Benjamin Lorn, sensitive son of an embittered Civil War veteran, comes of age in the tiny Iowa town of Perpetua where, in a single summer, he mourns the recent loss of his mother, falls in love, and uncovers a shameful family secret that sends him fleeing west. Tormented with this new knowledge, Benjamin seeks transcendence through the telegraph wires that have enchanted him since boyhood. Meanwhile the weight of a dark duty grows more and more pressing.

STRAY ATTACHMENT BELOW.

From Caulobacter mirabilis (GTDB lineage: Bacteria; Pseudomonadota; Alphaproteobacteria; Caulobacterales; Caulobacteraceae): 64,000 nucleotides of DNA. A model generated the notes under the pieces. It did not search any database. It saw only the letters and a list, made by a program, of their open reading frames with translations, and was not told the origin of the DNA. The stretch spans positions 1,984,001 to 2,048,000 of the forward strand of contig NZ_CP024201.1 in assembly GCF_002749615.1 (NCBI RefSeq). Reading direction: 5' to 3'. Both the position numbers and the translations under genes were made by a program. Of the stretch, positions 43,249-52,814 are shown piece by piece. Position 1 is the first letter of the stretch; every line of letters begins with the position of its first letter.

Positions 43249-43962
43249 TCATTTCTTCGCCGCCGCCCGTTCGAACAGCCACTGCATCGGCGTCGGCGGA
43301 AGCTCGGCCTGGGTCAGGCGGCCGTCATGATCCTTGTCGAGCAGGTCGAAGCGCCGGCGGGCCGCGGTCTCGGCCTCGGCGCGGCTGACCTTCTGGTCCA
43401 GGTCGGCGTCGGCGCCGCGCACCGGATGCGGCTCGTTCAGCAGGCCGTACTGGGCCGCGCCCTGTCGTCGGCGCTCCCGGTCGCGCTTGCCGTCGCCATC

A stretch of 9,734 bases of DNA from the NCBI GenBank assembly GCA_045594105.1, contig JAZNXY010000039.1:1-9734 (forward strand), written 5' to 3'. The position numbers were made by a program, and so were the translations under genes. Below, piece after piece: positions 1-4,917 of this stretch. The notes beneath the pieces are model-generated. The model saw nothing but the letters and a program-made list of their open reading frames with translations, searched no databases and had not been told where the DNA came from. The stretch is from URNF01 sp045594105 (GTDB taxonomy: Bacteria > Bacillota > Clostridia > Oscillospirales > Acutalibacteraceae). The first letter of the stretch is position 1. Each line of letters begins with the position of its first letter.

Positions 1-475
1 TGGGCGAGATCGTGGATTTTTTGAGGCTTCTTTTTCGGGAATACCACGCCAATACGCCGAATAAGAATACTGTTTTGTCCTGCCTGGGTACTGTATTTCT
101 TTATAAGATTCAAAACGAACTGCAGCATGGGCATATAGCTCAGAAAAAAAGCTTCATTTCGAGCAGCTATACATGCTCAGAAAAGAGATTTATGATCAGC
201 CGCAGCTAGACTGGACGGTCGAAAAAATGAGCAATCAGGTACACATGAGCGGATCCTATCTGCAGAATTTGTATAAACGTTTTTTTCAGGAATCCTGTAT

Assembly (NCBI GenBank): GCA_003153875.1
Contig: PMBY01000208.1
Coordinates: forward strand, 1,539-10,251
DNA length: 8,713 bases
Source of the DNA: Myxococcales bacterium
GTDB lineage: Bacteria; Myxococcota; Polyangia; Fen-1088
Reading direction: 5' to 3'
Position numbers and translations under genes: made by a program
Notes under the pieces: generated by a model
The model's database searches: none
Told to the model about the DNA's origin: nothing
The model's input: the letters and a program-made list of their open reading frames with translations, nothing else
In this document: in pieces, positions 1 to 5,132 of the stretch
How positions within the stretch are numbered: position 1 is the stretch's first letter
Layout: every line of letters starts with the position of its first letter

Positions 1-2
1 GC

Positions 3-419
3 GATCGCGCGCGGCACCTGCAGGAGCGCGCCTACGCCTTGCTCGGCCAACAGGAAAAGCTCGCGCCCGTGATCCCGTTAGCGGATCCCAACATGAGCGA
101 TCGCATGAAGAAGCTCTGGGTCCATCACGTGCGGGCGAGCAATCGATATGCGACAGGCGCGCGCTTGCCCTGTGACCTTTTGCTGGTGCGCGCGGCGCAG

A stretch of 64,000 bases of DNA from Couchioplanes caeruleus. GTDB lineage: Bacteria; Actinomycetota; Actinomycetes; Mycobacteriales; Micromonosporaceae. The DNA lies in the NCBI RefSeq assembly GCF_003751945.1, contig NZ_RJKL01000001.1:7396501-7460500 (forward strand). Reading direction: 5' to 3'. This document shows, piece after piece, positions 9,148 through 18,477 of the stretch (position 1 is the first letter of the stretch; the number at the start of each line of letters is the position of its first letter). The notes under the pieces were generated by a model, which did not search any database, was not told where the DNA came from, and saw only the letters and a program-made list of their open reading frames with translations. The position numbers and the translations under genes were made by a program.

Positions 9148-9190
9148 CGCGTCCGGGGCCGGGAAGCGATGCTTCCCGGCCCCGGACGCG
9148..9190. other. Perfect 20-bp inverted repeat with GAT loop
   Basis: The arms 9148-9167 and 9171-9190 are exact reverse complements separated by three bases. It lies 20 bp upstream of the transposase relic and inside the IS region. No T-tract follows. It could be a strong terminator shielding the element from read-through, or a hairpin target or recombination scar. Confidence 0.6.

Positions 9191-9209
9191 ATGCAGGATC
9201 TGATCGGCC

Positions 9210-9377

Thus begins Perpetua's Kin, M. Allen Cunningham's enthralling multi-generational mystery, reworking of Hamlet, and profoundly contemporary exploration of the American experience as one family embodies it. Spanning much of North America over more than a century, from the 1820s Midwest through the American south of the Civil War, to World War II San Francisco, Cunningham's novel is a powerful portrait of this nation's violent heritage, our vulnerability to the vastness of our own geography, our chronic restlessness and desire for regeneration through technology, and the impossibility of escaping the history that forms us and, always, demands a reckoning.
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